Another important story is the pitched battle for supremacy in the mobile telephone industry. Three of the top 12 companies, including No. 1 Nokia, No. 10 Samsung and No. 12 Motorola, are cell phone makers. The short product lifecycles, huge global consumer demand, and complex value chain that comprises chip designers, hardware manufacturers, and telecom service providers may be the ultimate crucible of supply chain innovation in the world today.
"Supply chain leadership driven by this group includes massive inter-enterprise collaboration, highly sophisticated demand modeling, and product platform strategies built deeply into the supply chain ecosystem," says O'Marah. "What's next for the companies in this group? Better integration with their internal product innovation groups."
Three life sciences companies are ranked in the Supply Chain Top 25, including Johnson & Johnson at No. 14, GlaxoSmithKline at No. 20, and AstraZeneca at No. 25. Johnson & Johnson appears for the third year in a row, again combining solid numbers with strong opinion scores. The common thread among these companies is very high ROA, with two of the three-highest ROA figures recorded by Top 25 companies delivered in life sciences (GSK with 21.1 percent and AstraZeneca with 20.2 percent). Like Apple or Nike, these companies make money more on their intellectual property than on efficiency in the physical supply chain.
"Very low inventory turns, however, suggest that this sector may have rested on its scientific laurels for a little too long," warns O'Marah.
Consumer products companies, whether they make food and beverage products or complex products such as cell phones or cars, do well on the AMR list. Eleven of the companies on the list are manufacturers that market directly to consumers.
"This high ranking reflects the reality that these companies are very concerned with the consumer experience," says O'Marah. "Consumer demand is the defining characteristic of our DDSN model. It starts at the customer and works its way back to the manufacturer. The consumer branded companies focus so intently on the customer that they are well suited to our model."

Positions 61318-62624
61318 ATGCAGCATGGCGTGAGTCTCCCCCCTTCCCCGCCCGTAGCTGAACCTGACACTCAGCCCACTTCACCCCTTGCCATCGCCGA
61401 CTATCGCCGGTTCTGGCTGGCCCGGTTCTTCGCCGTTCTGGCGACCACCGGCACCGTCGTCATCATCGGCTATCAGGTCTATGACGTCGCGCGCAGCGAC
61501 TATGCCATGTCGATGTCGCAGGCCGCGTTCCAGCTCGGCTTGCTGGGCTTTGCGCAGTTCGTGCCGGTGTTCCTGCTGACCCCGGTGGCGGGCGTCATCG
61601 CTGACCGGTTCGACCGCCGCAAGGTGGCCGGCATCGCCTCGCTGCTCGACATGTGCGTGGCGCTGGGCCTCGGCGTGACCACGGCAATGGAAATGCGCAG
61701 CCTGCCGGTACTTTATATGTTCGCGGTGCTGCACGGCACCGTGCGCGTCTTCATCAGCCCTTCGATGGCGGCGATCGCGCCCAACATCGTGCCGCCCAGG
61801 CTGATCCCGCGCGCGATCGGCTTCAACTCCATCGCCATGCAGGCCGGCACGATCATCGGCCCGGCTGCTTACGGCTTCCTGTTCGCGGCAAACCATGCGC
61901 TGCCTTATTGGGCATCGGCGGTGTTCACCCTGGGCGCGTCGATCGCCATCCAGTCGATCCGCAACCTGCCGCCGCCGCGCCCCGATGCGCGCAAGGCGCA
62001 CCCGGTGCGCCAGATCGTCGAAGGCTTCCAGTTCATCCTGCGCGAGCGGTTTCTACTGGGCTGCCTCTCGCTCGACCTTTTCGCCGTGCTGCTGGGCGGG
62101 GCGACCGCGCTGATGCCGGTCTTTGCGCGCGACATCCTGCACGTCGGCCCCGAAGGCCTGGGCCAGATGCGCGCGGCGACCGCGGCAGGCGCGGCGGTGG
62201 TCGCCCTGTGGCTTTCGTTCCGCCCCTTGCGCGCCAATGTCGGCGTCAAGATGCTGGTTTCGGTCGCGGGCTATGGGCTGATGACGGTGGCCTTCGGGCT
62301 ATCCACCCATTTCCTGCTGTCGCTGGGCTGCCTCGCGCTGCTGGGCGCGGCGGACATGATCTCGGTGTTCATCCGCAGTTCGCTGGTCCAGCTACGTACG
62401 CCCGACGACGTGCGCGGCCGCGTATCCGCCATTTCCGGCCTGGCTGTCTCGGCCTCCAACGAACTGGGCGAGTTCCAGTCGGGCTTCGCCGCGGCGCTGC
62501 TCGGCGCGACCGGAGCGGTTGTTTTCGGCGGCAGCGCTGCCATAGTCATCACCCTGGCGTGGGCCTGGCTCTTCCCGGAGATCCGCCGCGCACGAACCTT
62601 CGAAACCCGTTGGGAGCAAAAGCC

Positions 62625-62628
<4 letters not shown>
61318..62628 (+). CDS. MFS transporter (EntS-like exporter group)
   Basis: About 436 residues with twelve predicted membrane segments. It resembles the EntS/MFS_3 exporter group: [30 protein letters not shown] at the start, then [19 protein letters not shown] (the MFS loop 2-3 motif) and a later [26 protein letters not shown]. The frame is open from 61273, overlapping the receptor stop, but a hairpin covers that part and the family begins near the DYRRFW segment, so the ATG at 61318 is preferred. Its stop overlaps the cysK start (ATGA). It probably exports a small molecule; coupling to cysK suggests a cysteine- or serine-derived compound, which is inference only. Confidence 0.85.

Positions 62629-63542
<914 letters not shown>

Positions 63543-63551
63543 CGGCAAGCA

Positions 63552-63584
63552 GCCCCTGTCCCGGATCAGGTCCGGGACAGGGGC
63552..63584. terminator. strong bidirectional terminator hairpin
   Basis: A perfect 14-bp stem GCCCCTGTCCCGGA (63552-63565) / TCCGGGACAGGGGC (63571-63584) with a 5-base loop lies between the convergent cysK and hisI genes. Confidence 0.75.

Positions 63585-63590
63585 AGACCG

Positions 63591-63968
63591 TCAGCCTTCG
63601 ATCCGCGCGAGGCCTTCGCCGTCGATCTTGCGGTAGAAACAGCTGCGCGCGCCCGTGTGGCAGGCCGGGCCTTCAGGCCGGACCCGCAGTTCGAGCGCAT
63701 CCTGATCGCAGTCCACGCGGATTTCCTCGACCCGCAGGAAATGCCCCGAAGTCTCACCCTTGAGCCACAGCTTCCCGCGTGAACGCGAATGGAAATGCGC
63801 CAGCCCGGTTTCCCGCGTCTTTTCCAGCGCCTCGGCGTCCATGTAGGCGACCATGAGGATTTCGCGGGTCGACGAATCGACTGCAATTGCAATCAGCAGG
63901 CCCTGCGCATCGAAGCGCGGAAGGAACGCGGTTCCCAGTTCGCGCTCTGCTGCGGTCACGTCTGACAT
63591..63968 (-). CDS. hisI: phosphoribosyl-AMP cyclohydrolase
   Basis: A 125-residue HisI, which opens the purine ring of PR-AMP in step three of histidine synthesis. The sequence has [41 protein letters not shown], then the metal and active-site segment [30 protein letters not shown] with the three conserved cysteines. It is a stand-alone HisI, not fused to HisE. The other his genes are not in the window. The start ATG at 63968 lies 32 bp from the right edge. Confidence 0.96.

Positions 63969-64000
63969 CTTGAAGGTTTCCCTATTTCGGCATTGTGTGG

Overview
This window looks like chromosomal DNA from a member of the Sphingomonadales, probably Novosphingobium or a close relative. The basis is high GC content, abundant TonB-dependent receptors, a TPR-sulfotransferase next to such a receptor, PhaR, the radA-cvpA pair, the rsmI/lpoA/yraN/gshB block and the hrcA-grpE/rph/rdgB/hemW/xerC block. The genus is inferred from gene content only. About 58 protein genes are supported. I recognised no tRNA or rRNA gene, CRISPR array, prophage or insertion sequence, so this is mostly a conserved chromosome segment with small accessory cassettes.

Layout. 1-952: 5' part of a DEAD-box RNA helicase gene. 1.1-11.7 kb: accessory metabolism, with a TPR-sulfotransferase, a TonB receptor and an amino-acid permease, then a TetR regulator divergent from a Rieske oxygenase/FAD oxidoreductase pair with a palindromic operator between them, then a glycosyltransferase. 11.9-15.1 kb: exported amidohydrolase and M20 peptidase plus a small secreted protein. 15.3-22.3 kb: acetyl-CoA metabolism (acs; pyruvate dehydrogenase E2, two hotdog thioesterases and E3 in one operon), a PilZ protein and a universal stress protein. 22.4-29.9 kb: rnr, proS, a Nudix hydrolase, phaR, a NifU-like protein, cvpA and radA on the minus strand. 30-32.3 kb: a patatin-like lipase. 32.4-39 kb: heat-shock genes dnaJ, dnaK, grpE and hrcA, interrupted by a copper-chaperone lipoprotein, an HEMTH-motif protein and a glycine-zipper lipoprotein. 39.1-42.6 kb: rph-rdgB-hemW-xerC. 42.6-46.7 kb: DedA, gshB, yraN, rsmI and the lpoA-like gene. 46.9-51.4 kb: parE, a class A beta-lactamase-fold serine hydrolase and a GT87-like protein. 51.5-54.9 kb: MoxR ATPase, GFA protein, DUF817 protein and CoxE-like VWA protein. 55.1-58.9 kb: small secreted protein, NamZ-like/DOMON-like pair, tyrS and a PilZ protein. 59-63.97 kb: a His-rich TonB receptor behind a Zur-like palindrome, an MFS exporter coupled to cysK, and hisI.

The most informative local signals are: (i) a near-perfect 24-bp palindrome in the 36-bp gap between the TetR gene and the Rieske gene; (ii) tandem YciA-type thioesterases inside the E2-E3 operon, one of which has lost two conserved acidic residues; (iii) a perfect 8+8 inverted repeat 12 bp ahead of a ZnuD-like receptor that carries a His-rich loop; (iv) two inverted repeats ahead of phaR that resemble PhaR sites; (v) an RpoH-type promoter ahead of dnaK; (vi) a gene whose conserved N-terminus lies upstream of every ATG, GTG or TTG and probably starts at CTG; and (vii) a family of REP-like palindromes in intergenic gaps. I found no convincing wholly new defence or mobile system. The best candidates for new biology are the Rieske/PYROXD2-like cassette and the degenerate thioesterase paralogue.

Similarly, retailers are well represented on the list because they are so customer sensitive. Five of the Top 25 are retailers. In fact, the very large retailers have become captains in their own supply chains. Wal-Mart has defined supply chain for years, but more recently Tesco has come in very high among its peers. More and more leading retailers are becoming engaged in the whole global supply chain process. They are no longer just running shops. They are involved in product development and product design. They are involved in the global supply chain, not just to keep costs down, but also to accelerate innovation in the ultimate shopping experience and the whole product process.
"Best Buy, Tesco, Lowes and, of course, Wal-Mart have all redefined the role of retailers in the supply chain, and that innovation has been recognized by their peers," says O'Marah. "Their merchandise strategy is not just a matter of buying from suppliers, but it is dictating an entire merchandise mix that includes calling upon their own supply chain to produce private-label branded products."
O'Marah admits that capital goods manufacturers and materials companies are at a disadvantage in the AMR program, mainly because of the return-on-assets and inventory-turns calculations that make up half of the entire ranking score. Capital-intensive businesses simply will not have the same ability as fast-moving consumer goods companies or retailers to turn assets into cash very rapidly. He points out that companies such as Caterpillar, Boeing and Dow Chemical ranked in the top 25 for the peer component and the AMR evaluation, but because they have a harder time with asset-related metrics, they did not make the list.
"It is a fact of life with manufacturers," says O'Marah. "Asset- and capital-intensive businesses can only do well in this type of ranking if their downstream markets are extremely strong."